نتیجه گیری انگلیسی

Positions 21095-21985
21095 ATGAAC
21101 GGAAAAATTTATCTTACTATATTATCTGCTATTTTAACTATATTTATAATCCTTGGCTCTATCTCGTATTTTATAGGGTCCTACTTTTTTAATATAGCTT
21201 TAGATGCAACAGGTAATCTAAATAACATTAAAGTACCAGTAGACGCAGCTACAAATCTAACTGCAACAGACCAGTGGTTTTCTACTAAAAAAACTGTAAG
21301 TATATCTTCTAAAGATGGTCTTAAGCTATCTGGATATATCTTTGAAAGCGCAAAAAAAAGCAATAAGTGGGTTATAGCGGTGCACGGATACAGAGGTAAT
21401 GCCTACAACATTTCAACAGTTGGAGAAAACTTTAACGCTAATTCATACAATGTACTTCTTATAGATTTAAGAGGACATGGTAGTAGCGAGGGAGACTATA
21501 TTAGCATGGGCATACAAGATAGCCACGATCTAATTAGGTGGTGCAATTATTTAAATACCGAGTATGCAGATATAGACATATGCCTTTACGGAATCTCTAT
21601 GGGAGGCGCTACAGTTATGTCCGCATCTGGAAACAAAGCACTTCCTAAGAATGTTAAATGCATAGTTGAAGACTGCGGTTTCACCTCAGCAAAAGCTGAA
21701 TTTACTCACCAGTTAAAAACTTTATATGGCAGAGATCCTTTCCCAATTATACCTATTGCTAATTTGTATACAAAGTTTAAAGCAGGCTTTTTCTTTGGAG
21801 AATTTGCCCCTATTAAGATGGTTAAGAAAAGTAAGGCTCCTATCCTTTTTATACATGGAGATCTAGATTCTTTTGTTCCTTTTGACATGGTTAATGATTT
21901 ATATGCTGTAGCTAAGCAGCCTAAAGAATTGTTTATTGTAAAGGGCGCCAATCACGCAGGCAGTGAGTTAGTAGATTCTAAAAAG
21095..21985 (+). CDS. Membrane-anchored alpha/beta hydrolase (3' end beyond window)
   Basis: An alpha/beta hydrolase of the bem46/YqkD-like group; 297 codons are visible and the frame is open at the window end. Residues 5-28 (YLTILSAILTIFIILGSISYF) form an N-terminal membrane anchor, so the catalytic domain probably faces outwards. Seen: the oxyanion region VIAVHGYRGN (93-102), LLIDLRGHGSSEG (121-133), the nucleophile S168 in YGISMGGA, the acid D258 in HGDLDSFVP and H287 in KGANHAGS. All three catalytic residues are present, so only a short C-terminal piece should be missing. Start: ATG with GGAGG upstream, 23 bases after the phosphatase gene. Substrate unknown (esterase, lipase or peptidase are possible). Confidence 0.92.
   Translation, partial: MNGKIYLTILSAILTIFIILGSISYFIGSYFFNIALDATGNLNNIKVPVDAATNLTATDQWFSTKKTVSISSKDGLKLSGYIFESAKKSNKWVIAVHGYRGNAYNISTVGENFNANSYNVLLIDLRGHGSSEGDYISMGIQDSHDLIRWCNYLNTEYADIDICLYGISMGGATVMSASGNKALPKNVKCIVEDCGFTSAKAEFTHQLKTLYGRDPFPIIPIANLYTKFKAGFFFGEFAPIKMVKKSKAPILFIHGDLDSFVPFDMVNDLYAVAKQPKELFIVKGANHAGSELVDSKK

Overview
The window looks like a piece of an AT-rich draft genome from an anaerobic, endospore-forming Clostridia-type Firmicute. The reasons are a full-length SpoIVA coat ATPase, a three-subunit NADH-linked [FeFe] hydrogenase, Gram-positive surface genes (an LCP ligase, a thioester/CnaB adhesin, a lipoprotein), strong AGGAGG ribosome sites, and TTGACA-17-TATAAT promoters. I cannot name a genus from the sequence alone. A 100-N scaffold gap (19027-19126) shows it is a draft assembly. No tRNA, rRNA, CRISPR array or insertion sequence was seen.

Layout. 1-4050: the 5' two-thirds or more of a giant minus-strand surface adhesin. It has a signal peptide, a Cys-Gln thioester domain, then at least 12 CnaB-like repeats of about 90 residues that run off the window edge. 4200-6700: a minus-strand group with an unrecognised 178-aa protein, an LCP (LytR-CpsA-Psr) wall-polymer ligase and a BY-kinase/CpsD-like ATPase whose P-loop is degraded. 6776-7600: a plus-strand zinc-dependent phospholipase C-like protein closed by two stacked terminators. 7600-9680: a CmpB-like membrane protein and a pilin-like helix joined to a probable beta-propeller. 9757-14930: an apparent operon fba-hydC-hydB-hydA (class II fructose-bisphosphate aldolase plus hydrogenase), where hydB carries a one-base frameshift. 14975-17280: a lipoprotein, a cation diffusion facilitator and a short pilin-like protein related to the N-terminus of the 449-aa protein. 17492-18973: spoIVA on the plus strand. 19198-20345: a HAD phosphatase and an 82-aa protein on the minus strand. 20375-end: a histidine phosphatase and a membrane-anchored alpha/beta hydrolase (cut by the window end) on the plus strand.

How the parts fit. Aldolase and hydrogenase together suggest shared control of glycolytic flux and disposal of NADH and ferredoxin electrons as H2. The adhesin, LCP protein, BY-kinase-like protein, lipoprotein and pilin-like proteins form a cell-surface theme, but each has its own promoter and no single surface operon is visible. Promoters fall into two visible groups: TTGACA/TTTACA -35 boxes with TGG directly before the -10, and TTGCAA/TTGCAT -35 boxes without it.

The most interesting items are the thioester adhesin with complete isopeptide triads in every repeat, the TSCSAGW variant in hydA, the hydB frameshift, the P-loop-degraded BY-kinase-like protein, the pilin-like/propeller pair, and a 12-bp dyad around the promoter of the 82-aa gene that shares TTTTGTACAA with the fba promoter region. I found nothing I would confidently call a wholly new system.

This paper has surveyed and critically analyzed the modeling of endogenous technical change through learning-by-doing in bottom-up energy systems models. Technical progress is likely to be the single most important factor determining the future of the energy systems world wide, and the notion of technical progress as occurring through learning-by-doing has gained considerable empirical support. For the above reasons bottom-up models with endogenized technical change represent important advances in the energy modeling field, and they provide important policy implications about, for instance, the costs and the timing of environmental policy. The most recent applications even permit the analysis of the optimal allocation of R&D expenses among competing technologies as well. However, bottom-up energy models with endogenous learning are also limited in their characterization of technology diffusion and innovation. While they provide a detailed account of technical options and their associated costs—something that is absent in many top-down models—they also lack representation of significant aspects of diffusion behavior (that, however, are captured in many top-down models). For instance, they fail in capturing strategic considerations in the energy sector and in particular the energy sector's endogenous responses to policy instruments. They also neglect important general equilibrium impacts (such as the opportunity cost of redirecting R&D support to the energy sector). This does not imply, though, that we should re-direct research efforts towards top-down models. It suggests instead that bottom-up and top-down models with induced technical change should not be viewed as substitutes but rather as complements.14 It is possible to identify a number of issues that should be addressed to improve modeling efforts aiming at introducing technology learning in bottom-up energy system models. We have noted that many bottom-up models build on the assumption of perfect foresight and thus no uncertainties—about policy, future technical change or economic conditions—in the investment process. In many ways this is a very restrictive assumption, not the least for such a capital intensive industry as energy. As was noted above, this calls for the use of alternative models as well as qualitative analyses that complement (but not replace) bottom-up model results. There exist, however, also ways in which existing bottom-up models could be improved to address some of the issues raised in this paper. First, an important step in the bottom-up modeling process is the identification of the number of technologies to be included. So far (greenfield) investments in new plants dominate these technology portfolios. As was noted above, though, it may be useful to include here also a number of alternatives that represent investment in existing capacity, such as incremental capacity expansion and lifetime extension in nuclear and hydropower, and the conversion of fuels in thermal power. This will add some amount of (additional) path-dependence in the energy system model, and this approach can be used to analyze, for instance, how new investment in renewable energy technologies can be affected by the presence of such incremental investment alternatives. The potential for making use of existing capacity in this way will of course depend on the present structure of the energy system. However, just as technology learning is a crucial parameter for new energy technologies, it is likely to be important for these alternatives as well. Second, the empirical validity of technological learning is clearly established but it has remained difficult to quantify with any precision the exact influence of learning on cost reductions. For this reason there exists a clear need to extend the so far limited research on introducing uncertainty in the learning rates used in bottom-up modeling. One alternative is also to link the exogenous assumptions about learning rates to different policy scenarios, and thus not only to cumulative capacity and investment in R&D. For instance, in a policy scenario characterized by continued confusion about future climate policy (in terms of both stringency and implementation design),15 it may be valid to assume that the learning rates for investment in existing capacity are higher than in a scenario characterized by less uncertainties. Such and other policy-induced assumptions about technology learning could be a welcome addition to the present research on technical change in energy system modeling.